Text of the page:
Joel Salatin on Knowing Your Farmer: “Link up with the tribe.”
Tuesday, August 7, 2012
This is a fantastic interview on the part of Dr. Mercola, with anarcho-farmer Joel Salatin. There are many great interviews with Joel ’round the web, but this interview is very different than the norm. In fact, one focus is around the spontaneous order of farm-to-food.
Joel brings up some great points about the problem of farmer’s markets: limited hours, bureaucracy and politics, space confinement, heavy costs (labor, time, equipment) for farmers to come to the market, etc. He, as a libertarian, is a huge advocate of small, local farmers and consumers using technology to gain independence from government and the omnipotent food oligarchy. Salatin discusses the use of virtual, electronic farmer’s markets, where electronic informational interfaces create economies of scale and efficiencies that the industrial machine currently employs.
I especially like the part where Joel talks about American culture being such that folks have been wanting to be liberated from the kitchen, and thus farmers have essentially met consumer demand and produced the junk in grocery stores today: ”Give me TV dinners, give me Velveeta cheese, and squirtable stuff … and breakfast cereals, Cheerios, Pop Tarts, and Cocoa Puffs.” Humans, he properly notes, have been “separated from taste and texture, and the old, historical nuances of food” which has given us a monstrous commodification of agriculture. The other side of that equation, which Joel doesn’t mention, is the government-subsidized industrial food oligarchy creating much of this consumer “demand” through subsidies, political pandering, growing the corporatocracy, and all of the other assorted schemes that further popularize and entrench the empowered establishment.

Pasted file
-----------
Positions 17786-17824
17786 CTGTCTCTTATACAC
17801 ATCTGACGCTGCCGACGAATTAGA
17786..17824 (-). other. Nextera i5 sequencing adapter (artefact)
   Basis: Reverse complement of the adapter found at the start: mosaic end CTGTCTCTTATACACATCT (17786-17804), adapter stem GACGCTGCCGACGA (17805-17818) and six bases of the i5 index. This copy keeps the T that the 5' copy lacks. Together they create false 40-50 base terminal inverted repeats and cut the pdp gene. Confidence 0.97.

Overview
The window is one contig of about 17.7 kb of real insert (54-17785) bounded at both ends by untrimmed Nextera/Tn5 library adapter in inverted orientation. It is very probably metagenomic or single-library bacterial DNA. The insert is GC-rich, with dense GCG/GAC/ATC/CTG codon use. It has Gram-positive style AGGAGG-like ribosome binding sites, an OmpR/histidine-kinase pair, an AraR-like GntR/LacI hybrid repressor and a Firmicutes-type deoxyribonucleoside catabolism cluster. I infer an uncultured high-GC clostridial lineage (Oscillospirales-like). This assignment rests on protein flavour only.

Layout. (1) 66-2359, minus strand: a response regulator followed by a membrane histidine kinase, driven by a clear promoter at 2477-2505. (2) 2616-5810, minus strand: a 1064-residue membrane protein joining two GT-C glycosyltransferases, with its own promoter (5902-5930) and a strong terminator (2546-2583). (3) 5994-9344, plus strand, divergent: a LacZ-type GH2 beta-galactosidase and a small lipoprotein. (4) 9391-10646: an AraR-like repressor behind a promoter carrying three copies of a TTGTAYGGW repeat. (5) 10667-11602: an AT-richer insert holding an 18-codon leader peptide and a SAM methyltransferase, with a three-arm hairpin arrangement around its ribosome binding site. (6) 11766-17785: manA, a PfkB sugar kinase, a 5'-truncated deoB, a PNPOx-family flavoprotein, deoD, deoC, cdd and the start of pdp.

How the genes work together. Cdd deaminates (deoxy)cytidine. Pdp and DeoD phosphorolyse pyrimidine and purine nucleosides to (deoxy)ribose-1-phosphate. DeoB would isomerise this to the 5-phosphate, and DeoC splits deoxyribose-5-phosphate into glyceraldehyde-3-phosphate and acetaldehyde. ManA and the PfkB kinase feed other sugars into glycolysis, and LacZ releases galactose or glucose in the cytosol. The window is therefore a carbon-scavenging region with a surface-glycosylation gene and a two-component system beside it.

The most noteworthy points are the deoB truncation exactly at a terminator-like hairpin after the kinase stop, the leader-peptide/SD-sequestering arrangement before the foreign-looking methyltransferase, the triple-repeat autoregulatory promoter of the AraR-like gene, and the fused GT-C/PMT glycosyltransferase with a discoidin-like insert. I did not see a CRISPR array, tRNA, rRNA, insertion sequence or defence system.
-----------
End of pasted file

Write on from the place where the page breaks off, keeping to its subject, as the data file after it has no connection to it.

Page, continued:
Joel, when talking about the importance of farm animals and their natural habitat, always likes to talk about the “pigness of the pig,” or the “chickenness of the chicken,” but what about the Joelness of Joel? This is some of his best work, right here in this interview, in a great setting with another valued libertarian, Dr. Joseph Mercola.
Joel correctly notes that, as a non-farmer and consumer, you need to network and “get linked up with the tribe that thinks differently.” I love that comment because I have my own informal tribes that I influence, one conversation (or one food purchase) at a time. More on that topic later.